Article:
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With countless images of dogs poking their heads outside of car windows, pet owners may not realize traveling with pets isn't as pretty as it looks like in postcards. There are several more things to look out for besides letting a window down.
Here are several tips to prepare for to make a dog owners car pet-friendly.
While a pet owner may be a bit uncomfortable seeing four-legged family members in a cage, it certainly beats the risk of getting caught underneath the seat or possibly flying out of the car should a collision occur. Net barriers keep dogs from jumping over the seat, distracting passengers and drivers. Universal bar barriers do as well. Pet harnesses also can securely fit most seat belt buckles. However, pay special attention to more active, aggressive pets to make sure they don’t try to fight their way out of the harness. While some pets may just not like the feel of the harnesses, other times it may be as simple as relaxing the restraint to prevent discomfort and possible strangulation.
Just as auto insurance is purchased for “just in case” incidents, the same thought process should go into pet safety. It may sound pessimistic to assume the worst, but if a car collision happens and a pet is sitting on someone’s lap instead of being properly restrained, that pet could risk being hit with an airbag, glass hitting the animal from the windshield or be thrown from the car. Consider the weight of a dog just strolling in the backyard. Now imagine that same weight flying in the air, possibly risking other car damage, bystanders being hit and most importantly the impact of the pet once it lands outside of the car, either in oncoming traffic or any hard objects nearby.
While small dogs creeping around eating crumbs from the floor may seem like a funny story for later, the naturally adventurous animals may creep their way to the front of the car. For auto owners who have car alarms installed under the passenger seat, this could possibly make for an electrical nightmare or at the very minimum, the alarm could be disconnected. Should the dog make its way under the seat to the front of the car, the driver could be at risk of the dog innocently pushing its way near the brakes or accelerator, making it impossible to control the car or even stop it.
If a dog leans on the down option of a window, this means the dog may possibly hand its head out of the car. This could lead to letting unwanted debris and other items in, in addition to possibly injuring the dog. The same goes for any kinds of buttons that could automatically unlock and open the doors. Keep child-proof locks on backdoors as well.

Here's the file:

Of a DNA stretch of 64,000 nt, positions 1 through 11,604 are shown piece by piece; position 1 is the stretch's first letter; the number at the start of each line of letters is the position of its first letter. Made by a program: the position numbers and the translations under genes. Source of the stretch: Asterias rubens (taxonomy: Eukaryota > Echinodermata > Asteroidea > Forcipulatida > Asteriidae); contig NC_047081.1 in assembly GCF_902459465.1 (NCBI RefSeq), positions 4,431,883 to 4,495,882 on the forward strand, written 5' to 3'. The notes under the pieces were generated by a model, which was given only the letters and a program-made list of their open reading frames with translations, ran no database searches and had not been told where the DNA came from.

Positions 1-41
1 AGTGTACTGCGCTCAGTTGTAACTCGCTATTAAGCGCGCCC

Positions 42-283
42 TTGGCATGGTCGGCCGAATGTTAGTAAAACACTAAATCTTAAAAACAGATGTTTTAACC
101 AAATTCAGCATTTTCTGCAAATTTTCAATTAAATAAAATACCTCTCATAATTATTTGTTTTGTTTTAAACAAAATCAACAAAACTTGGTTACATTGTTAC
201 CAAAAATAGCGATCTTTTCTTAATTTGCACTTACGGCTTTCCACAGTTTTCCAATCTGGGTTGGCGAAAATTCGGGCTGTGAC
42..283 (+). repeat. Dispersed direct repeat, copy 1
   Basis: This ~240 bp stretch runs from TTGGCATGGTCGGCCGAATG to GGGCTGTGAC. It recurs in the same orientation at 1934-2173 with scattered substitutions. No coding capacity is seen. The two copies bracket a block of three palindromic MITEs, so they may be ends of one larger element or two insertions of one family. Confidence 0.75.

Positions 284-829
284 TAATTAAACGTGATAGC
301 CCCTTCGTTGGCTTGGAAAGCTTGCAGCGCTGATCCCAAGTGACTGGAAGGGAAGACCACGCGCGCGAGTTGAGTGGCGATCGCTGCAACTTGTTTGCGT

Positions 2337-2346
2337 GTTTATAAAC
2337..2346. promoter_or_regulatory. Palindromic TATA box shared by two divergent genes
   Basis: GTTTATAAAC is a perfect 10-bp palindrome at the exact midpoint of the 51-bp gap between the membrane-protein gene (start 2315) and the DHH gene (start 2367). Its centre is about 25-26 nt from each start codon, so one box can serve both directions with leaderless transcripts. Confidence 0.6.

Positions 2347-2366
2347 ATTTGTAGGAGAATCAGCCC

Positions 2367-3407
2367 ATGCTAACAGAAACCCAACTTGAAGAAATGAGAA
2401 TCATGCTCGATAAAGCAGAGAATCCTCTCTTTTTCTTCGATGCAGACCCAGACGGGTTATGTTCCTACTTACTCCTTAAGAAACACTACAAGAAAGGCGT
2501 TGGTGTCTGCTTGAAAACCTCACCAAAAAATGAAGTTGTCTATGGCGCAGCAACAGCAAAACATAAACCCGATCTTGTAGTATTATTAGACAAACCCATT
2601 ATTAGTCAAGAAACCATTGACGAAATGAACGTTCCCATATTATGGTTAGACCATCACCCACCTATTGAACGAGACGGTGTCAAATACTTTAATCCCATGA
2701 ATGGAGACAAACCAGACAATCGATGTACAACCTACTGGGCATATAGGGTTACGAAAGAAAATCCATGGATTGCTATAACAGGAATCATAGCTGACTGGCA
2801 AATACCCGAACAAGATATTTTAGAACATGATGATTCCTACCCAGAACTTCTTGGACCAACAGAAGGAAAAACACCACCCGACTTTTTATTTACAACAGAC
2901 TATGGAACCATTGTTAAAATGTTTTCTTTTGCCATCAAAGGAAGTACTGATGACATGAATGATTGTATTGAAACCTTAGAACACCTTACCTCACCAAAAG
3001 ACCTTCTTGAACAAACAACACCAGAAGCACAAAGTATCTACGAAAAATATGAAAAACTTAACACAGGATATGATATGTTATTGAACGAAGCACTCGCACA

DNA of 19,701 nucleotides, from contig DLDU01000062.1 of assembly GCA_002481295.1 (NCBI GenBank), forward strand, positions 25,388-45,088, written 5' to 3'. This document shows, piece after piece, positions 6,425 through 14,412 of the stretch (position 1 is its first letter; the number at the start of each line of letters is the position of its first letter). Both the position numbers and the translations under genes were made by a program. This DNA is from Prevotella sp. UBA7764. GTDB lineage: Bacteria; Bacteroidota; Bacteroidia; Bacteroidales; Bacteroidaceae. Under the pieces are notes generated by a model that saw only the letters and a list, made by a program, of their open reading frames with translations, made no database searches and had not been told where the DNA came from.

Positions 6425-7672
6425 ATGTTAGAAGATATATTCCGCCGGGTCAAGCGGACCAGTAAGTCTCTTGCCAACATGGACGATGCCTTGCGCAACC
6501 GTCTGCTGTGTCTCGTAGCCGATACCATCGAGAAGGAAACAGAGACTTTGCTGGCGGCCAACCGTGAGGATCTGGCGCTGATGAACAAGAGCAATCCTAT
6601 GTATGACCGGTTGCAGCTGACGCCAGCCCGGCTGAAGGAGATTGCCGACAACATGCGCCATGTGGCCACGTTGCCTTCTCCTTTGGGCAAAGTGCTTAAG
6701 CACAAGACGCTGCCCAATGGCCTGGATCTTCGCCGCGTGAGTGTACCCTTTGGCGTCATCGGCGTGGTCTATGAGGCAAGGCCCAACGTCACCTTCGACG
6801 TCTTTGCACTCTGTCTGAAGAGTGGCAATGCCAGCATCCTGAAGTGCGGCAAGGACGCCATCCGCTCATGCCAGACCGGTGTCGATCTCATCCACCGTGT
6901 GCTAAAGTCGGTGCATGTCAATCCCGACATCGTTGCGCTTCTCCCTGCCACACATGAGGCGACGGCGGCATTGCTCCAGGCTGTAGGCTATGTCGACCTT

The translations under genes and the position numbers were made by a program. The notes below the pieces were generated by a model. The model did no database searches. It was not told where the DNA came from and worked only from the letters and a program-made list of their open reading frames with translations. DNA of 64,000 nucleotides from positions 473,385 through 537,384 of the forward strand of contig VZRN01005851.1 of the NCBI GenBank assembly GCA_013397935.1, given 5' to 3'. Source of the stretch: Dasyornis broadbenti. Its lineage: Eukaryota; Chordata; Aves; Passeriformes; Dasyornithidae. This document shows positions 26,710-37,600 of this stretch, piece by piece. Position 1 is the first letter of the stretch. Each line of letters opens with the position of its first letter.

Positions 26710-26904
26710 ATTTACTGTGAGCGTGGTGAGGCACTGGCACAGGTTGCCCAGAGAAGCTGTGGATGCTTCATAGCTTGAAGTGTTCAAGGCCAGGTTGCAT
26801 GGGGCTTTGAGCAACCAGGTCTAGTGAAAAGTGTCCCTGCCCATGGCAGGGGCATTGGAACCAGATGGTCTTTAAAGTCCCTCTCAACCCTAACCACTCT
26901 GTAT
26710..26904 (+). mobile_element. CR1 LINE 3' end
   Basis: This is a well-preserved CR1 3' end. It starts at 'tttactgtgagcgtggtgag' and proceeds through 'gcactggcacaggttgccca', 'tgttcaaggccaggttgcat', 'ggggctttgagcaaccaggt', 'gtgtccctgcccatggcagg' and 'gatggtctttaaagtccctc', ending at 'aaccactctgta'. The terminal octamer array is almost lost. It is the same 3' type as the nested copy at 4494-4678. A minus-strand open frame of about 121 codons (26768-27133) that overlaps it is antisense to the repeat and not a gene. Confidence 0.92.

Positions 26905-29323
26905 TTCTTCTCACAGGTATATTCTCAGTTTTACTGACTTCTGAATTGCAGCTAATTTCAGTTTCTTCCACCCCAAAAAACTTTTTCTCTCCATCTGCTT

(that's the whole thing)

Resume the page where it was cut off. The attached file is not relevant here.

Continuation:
While dogs definitely need to be able to breathe comfortably inside of an automobile, especially on a hot day, letting a dog hang its head out of the window also could lead to flying debris getting into its eyes, nose and mouth. It is no different than a car owner sticking his or her head out of the window and can become a bigger problem when traveling at higher speeds. While a car owner may be able to control his or her own automobile, other drivers may fling cigarettes, throw trash out of the window or even brake suddenly. And if that dog has its head hanging out of the window at an abrupt stop, the dog is at risk of window cuts if flung around.
Emergency car kits always include dry snacks and water bottles as two items to keep in the trunk or in the backseat. One of the main reasons for that is people never know when they may be stuck in traffic for long periods of time, possibly get lost or make more stops than originally expected. While it may be easy enough to stop at the nearest fast food restaurant for snacks and drinks, dogs cannot go that long without water. Keep a water bowl around to pour the water inside of. Cupped hands also work, but if no one else is in the car, the driver may be forced to stop traveling in order to take care of the dog's thirst if no one else can. It's generally a good idea to stop every hour or two to let the dog get out, stretch its legs, drink and (if need be) eat. Dogs were never meant to be in confined spaces for hours the way people can when going on road trips. Some dogs may need more restroom breaks, but owners should generally be aware of how often their dogs relieve themselves at home to get a better idea. For dogs who are not trained to stop submissive urination, especially around strangers or when scolded, check with veterinarians first before traveling. It may be a better idea to leave that pet at home if possible.
Initially, it may seem like a great idea to let a dog freely roam around back. If the dog makes a mess or needs to relieve itself, there's plenty of room to do so. However, a dog traveling on a pickup truck is nowhere near like running around the backyard. The driver is in control of all movement, braking, turning and bumps. That animal will quickly find that it doesn't have the same footing that it would on land. Even a dog bed can end up flipped over or flung to another side of the truck by the time the trip has ended. And if the dog has had enough of being thrown all over the back of the truck and decides to leap off while the truck is moving, that could lead to other cars colliding while trying to get out of the way of the dog. Or, the dog could break its own legs or injure its paws if it over-calculates its ability to land from a high distance. Jumping from stationary steps is one thing. Jumping from what looks like a treadmill or an elliptical step machine is altogether different.
If the owner is not confident in the dog being able to safely make a short or long commute, consider asking a reliable, trusted loved one to watch the dog during the owner's absence. Make sure to check with the veterinarian for any possible health risks as well for dogs who are more easily excitable in automobiles or trucks.
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